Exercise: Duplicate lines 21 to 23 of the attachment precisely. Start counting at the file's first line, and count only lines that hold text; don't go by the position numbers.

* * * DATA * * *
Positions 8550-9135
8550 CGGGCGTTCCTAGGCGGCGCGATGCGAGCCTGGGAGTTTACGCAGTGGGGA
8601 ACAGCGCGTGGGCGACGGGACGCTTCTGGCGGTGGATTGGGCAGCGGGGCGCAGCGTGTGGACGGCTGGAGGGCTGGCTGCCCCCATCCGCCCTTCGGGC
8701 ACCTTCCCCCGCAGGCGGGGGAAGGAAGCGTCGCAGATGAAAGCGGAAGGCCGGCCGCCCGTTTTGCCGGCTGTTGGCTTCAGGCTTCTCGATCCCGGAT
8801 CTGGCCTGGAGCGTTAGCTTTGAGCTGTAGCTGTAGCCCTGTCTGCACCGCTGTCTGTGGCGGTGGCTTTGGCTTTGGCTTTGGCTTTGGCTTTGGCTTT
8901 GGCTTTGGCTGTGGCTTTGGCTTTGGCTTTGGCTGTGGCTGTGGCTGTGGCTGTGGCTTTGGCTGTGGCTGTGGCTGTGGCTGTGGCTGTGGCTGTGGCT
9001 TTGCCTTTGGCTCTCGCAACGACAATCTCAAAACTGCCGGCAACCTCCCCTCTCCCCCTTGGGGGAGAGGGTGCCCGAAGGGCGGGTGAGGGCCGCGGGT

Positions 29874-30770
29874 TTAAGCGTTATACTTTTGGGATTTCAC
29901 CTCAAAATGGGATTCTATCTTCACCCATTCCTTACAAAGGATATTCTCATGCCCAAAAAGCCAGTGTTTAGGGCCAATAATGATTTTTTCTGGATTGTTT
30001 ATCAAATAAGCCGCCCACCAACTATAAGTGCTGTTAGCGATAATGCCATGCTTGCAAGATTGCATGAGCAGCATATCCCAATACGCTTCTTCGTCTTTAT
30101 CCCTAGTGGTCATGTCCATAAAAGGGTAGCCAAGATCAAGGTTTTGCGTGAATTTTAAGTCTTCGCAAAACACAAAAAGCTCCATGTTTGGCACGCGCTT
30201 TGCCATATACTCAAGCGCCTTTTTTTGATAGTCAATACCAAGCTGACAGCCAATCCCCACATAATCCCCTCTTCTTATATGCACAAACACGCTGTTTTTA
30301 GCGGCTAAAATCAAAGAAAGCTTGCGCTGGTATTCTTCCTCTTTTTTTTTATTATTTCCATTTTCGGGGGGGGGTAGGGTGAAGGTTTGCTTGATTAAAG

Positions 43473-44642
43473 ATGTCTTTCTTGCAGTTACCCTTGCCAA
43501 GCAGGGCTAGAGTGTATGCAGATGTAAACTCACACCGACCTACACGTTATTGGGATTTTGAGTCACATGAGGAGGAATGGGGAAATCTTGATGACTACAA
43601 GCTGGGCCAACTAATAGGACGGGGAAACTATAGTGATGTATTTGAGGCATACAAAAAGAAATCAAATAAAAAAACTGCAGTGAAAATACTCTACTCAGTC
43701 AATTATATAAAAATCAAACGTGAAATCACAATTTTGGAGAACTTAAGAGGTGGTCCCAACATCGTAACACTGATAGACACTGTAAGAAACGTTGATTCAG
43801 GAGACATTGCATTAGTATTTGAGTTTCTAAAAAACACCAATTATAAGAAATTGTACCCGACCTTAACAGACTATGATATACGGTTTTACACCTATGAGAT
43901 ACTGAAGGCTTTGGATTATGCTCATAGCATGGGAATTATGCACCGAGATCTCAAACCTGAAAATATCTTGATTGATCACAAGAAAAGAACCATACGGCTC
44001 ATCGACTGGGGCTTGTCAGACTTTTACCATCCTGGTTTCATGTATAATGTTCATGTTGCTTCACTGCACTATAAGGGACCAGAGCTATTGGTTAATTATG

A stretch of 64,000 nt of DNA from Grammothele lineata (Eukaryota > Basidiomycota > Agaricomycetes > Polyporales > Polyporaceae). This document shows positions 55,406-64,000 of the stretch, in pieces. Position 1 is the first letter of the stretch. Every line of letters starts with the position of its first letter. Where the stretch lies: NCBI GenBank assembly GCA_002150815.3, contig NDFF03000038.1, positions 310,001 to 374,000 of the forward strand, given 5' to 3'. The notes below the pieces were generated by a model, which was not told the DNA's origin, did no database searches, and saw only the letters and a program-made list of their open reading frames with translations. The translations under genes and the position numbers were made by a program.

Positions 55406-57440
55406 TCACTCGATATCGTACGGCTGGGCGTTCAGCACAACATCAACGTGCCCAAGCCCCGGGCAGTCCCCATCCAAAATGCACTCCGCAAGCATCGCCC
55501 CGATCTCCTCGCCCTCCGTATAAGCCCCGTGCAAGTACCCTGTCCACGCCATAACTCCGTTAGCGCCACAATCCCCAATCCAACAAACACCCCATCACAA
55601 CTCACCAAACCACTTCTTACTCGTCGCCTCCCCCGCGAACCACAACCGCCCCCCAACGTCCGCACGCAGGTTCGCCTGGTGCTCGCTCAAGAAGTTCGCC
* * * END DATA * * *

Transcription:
43901 ACTGAAGGCTTTGGATTATGCTCATAGCATGGGAATTATGCACCGAGATCTCAAACCTGAAAATATCTTGATTGATCACAAGAAAAGAACCATACGGCTC
44001 ATCGACTGGGGCTTGTCAGACTTTTACCATCCTGGTTTCATGTATAATGTTCATGTTGCTTCACTGCACTATAAGGGACCAGAGCTATTGGTTAATTATG

A stretch of 64,000 nt of DNA from Grammothele lineata (Eukaryota > Basidiomycota > Agaricomycetes > Polyporales > Polyporaceae). This document shows positions 55,406-64,000 of the stretch, in pieces. Position 1 is the first letter of the stretch. Every line of letters starts with the position of its first letter. Where the stretch lies: NCBI GenBank assembly GCA_002150815.3, contig NDFF03000038.1, positions 310,001 to 374,000 of the forward strand, given 5' to 3'. The notes below the pieces were generated by a model, which was not told the DNA's origin, did no database searches, and saw only the letters and a program-made list of their open reading frames with translations. The translations under genes and the position numbers were made by a program.